AUGUSTA — Fearing an increase in public alcohol consumption, the Christian Civic League will likely oppose Gov. Angus S. King’s plan to privatize the state’s 28 remaining liquor stores.
The governor announced Wednesday that he would be closing the stores to save money needed to balance his proposed $3.78 billion two-year operating budget for the state. Closing the stores would lay off 110 employees and save $8.5 million.
Michael Heath, the league’s executive director, said Thursday that his board will discuss the issue of closing the remaining stores. The group will likely resist the plan, he said, on the basis that privatizing the liquor business would increase public consumption.
The league opposed the same proposal in March when the plan failed in the 117th Legislature. Heath had hoped King would have attempted to gather some statistical data from other states about what happens when state-run liquor operations are transferred to the private sector.
Thus far, he said, that hasn’t happened.
“Our view is that we ought not to close the remaining stores if it’s going to increase consumption or problems associated with drinking,” he said. “Some studies suggest there is a correlation between access and the amount of consumption. We wanted to have that question studied.”
Currently, many supermarkets and small stores are permitted to sell liquor through agency store agreements with larger state liquor stores operating in Maine’s population centers.
Maine’s liquor business brings in more than $20 million annually to the state and it was the loss of those revenues — rather than concern over consumption — that weighed heaviest on some legislators’ minds last March.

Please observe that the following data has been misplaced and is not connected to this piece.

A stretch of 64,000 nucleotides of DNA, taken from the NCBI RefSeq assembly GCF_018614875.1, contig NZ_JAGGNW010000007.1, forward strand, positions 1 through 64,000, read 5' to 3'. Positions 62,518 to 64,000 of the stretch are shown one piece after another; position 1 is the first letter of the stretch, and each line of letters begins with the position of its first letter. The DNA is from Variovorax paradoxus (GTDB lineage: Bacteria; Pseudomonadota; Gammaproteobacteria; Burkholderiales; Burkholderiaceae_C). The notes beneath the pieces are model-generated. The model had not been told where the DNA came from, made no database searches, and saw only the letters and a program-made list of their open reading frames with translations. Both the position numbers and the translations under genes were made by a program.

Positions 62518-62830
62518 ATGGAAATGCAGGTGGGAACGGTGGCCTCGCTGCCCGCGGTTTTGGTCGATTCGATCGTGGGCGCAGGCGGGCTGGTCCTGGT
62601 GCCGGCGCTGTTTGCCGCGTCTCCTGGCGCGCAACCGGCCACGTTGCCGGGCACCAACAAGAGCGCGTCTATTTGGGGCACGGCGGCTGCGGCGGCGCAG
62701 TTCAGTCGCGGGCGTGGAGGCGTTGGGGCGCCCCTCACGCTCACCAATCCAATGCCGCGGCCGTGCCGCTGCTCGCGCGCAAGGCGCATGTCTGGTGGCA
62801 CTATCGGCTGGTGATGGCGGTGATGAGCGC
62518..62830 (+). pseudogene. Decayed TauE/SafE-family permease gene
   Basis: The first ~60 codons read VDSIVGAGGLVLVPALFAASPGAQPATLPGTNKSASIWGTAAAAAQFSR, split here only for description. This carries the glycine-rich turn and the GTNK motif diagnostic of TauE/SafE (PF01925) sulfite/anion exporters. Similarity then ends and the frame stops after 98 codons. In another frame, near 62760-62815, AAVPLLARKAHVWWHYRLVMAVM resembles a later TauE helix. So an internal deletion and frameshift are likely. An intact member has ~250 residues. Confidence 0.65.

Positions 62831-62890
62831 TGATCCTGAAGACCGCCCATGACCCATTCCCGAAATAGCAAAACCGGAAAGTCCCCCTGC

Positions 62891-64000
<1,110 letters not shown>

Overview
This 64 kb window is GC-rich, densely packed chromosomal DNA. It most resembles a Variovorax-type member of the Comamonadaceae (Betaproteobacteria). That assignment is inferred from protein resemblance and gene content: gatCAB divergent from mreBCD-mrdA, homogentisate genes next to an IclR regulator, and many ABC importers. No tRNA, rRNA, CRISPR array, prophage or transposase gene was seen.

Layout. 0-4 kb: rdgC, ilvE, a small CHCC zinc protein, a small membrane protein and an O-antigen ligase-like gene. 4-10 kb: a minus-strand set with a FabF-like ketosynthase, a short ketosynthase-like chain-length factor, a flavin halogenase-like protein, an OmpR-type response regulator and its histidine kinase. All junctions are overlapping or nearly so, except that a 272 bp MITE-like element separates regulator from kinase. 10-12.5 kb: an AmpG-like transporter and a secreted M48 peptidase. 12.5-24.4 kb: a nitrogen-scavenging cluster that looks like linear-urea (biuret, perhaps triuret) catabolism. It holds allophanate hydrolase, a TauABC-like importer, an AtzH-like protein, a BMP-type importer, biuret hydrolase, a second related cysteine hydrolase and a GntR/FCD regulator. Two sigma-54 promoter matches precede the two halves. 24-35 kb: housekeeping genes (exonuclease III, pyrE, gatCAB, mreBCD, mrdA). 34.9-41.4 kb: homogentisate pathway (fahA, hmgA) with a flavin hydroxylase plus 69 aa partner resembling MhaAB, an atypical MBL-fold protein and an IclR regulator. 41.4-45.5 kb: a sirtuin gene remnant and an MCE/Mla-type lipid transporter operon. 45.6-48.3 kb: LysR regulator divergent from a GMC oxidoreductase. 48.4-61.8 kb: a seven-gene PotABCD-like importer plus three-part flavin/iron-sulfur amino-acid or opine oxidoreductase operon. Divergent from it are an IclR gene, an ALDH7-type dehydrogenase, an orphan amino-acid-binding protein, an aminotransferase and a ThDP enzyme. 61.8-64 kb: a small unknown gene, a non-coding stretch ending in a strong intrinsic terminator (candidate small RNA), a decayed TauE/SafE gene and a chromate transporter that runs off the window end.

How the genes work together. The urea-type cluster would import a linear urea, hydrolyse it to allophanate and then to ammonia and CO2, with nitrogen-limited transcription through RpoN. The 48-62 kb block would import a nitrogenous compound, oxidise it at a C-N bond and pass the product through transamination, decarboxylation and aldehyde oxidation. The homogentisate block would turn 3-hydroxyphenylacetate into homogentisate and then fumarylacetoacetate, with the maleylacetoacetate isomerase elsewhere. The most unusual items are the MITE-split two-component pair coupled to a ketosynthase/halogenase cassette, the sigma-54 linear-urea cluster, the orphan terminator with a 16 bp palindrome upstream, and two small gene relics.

Worried about diminished control, loss of revenues and the ability of smaller agency stores to compete with larger chains, lawmakers gave scant support to King’s original plan that would have:
Eliminated fixed minimum profit margins for liquor, currently set at 8 percent for agency stores.
Boosted the costs of license renewals for agency stores from $300 to $1,000.
Increased the amount of edible merchandise on the premises of an agency store from $1,000 worth of products to $5,000.
Heath wants to see considerably more attention focused on the potential for increased alcohol consumption next year than in the last Legislature.
He is also concerned about imposing inadequate limits on advertising for the products, reasoning that the market will be under pressure to sell its inventory and will therefore advertise aggressively.
Ultimately, Heath said, legislators might want to consider that control of public access was one of the principle reasons Maine got into the liquor business in the first place.
Heath hasn’t identified any new trends indicating that alcohol consumption is declining in Maine and he questioned whether now is the right time for the state to let down its guard.
“It’s kind of akin to a prescription drug; you can’t go anywhere to buy a prescription drug,” he said. “But cultural attitudes toward alcohol have changed and as it has changed, you’ve seen an increasing amount of drinking and an increasing amount of problems.”